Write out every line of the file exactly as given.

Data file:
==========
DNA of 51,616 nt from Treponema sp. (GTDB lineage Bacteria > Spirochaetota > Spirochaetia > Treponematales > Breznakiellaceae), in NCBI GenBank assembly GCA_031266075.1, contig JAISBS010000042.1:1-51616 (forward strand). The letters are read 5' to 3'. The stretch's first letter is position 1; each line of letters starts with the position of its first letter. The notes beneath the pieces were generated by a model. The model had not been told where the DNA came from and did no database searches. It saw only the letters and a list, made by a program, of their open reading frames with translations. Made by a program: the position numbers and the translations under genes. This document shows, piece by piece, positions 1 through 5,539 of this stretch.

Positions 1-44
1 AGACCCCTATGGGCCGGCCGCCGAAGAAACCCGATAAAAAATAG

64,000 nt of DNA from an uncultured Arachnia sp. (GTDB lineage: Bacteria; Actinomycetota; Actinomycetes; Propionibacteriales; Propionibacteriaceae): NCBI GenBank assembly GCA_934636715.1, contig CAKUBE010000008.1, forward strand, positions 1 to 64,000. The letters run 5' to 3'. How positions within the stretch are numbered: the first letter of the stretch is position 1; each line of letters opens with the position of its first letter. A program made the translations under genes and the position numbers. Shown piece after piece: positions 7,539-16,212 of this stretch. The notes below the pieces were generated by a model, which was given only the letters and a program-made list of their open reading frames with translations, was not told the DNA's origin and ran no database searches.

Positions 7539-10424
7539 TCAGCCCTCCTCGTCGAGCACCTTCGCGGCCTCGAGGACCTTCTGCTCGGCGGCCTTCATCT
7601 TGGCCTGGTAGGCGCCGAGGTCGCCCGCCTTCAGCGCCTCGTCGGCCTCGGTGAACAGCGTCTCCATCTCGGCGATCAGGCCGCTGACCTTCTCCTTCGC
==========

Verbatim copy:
DNA of 51,616 nt from Treponema sp. (GTDB lineage Bacteria > Spirochaetota > Spirochaetia > Treponematales > Breznakiellaceae), in NCBI GenBank assembly GCA_031266075.1, contig JAISBS010000042.1:1-51616 (forward strand). The letters are read 5' to 3'. The stretch's first letter is position 1; each line of letters starts with the position of its first letter. The notes beneath the pieces were generated by a model. The model had not been told where the DNA came from and did no database searches. It saw only the letters and a list, made by a program, of their open reading frames with translations. Made by a program: the position numbers and the translations under genes. This document shows, piece by piece, positions 1 through 5,539 of this stretch.

Positions 1-44
1 AGACCCCTATGGGCCGGCCGCCGAAGAAACCCGATAAAAAATAG

64,000 nt of DNA from an uncultured Arachnia sp. (GTDB lineage: Bacteria; Actinomycetota; Actinomycetes; Propionibacteriales; Propionibacteriaceae): NCBI GenBank assembly GCA_934636715.1, contig CAKUBE010000008.1, forward strand, positions 1 to 64,000. The letters run 5' to 3'. How positions within the stretch are numbered: the first letter of the stretch is position 1; each line of letters opens with the position of its first letter. A program made the translations under genes and the position numbers. Shown piece after piece: positions 7,539-16,212 of this stretch. The notes below the pieces were generated by a model, which was given only the letters and a program-made list of their open reading frames with translations, was not told the DNA's origin and ran no database searches.

Positions 7539-10424
7539 TCAGCCCTCCTCGTCGAGCACCTTCGCGGCCTCGAGGACCTTCTGCTCGGCGGCCTTCATCT
7601 TGGCCTGGTAGGCGCCGAGGTCGCCCGCCTTCAGCGCCTCGTCGGCCTCGGTGAACAGCGTCTCCATCTCGGCGATCAGGCCGCTGACCTTCTCCTTCGC